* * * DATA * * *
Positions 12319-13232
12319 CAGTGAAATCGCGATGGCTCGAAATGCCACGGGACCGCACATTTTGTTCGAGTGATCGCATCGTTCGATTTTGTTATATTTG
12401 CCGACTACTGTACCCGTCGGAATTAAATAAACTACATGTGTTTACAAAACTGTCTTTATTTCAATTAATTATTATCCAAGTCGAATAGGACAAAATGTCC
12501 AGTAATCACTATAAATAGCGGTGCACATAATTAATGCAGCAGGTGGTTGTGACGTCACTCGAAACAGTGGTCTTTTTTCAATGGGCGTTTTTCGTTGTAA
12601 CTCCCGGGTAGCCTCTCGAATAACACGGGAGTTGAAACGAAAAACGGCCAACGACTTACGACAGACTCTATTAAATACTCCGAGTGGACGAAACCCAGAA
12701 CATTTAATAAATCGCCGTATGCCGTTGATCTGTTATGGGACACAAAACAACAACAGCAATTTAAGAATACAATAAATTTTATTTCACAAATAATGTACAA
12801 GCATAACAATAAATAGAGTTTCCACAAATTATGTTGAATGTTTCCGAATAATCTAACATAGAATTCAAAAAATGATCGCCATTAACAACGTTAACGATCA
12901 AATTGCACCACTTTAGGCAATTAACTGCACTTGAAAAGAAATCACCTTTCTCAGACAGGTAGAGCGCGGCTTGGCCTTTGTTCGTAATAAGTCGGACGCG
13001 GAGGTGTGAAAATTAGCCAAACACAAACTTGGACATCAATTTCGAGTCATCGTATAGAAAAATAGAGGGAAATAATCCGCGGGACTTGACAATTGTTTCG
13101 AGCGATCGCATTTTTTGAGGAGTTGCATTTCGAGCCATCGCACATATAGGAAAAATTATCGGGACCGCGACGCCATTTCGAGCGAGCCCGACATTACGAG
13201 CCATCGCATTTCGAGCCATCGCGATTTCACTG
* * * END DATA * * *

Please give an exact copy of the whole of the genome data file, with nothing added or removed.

Positions 12319-13232
12319 CAGTGAAATCGCGATGGCTCGAAATGCCACGGGACCGCACATTTTGTTCGAGTGATCGCATCGTTCGATTTTGTTATATTTG
12401 CCGACTACTGTACCCGTCGGAATTAAATAAACTACATGTGTTTACAAAACTGTCTTTATTTCAATTAATTATTATCCAAGTCGAATAGGACAAAATGTCC
12501 AGTAATCACTATAAATAGCGGTGCACATAATTAATGCAGCAGGTGGTTGTGACGTCACTCGAAACAGTGGTCTTTTTTCAATGGGCGTTTTTCGTTGTAA
12601 CTCCCGGGTAGCCTCTCGAATAACACGGGAGTTGAAACGAAAAACGGCCAACGACTTACGACAGACTCTATTAAATACTCCGAGTGGACGAAACCCAGAA
12701 CATTTAATAAATCGCCGTATGCCGTTGATCTGTTATGGGACACAAAACAACAACAGCAATTTAAGAATACAATAAATTTTATTTCACAAATAATGTACAA
12801 GCATAACAATAAATAGAGTTTCCACAAATTATGTTGAATGTTTCCGAATAATCTAACATAGAATTCAAAAAATGATCGCCATTAACAACGTTAACGATCA
12901 AATTGCACCACTTTAGGCAATTAACTGCACTTGAAAAGAAATCACCTTTCTCAGACAGGTAGAGCGCGGCTTGGCCTTTGTTCGTAATAAGTCGGACGCG
13001 GAGGTGTGAAAATTAGCCAAACACAAACTTGGACATCAATTTCGAGTCATCGTATAGAAAAATAGAGGGAAATAATCCGCGGGACTTGACAATTGTTTCG
13101 AGCGATCGCATTTTTTGAGGAGTTGCATTTCGAGCCATCGCACATATAGGAAAAATTATCGGGACCGCGACGCCATTTCGAGCGAGCCCGACATTACGAG
13201 CCATCGCATTTCGAGCCATCGCGATTTCACTG